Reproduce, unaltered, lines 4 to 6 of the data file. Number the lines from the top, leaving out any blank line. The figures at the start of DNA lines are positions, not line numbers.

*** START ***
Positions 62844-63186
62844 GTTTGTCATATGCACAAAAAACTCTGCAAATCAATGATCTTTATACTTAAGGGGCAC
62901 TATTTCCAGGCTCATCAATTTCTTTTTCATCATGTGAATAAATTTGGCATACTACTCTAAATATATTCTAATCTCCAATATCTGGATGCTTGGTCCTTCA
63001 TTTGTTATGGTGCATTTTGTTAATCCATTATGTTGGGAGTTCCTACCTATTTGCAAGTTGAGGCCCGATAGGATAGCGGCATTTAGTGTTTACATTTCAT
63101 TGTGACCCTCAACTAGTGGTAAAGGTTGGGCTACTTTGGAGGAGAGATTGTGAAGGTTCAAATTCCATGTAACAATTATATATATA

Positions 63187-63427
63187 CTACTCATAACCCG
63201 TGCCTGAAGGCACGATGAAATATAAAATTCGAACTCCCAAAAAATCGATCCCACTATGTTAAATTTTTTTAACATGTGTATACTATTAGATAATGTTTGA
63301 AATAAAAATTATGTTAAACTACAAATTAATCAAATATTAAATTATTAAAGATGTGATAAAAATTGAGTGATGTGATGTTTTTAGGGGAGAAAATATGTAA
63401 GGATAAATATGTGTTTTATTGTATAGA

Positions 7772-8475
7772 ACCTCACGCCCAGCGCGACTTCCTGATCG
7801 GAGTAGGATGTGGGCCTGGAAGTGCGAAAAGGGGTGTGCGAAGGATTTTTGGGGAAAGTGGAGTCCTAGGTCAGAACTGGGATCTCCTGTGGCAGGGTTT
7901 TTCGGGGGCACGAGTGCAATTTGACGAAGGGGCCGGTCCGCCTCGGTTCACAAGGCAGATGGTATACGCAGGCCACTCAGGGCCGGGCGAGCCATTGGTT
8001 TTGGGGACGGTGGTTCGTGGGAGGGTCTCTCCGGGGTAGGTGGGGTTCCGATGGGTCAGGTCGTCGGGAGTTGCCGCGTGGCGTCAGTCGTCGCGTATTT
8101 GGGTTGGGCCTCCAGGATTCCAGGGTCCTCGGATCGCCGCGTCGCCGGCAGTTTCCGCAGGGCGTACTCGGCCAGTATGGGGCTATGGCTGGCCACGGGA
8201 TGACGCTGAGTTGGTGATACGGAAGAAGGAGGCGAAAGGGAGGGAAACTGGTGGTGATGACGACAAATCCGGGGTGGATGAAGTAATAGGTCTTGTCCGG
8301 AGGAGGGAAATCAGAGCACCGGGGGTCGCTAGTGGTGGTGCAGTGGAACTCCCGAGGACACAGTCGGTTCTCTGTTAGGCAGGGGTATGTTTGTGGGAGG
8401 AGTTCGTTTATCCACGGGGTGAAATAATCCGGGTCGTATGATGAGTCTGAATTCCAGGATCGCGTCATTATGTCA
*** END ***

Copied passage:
63001 TTTGTTATGGTGCATTTTGTTAATCCATTATGTTGGGAGTTCCTACCTATTTGCAAGTTGAGGCCCGATAGGATAGCGGCATTTAGTGTTTACATTTCAT
63101 TGTGACCCTCAACTAGTGGTAAAGGTTGGGCTACTTTGGAGGAGAGATTGTGAAGGTTCAAATTCCATGTAACAATTATATATATA

Positions 63187-63427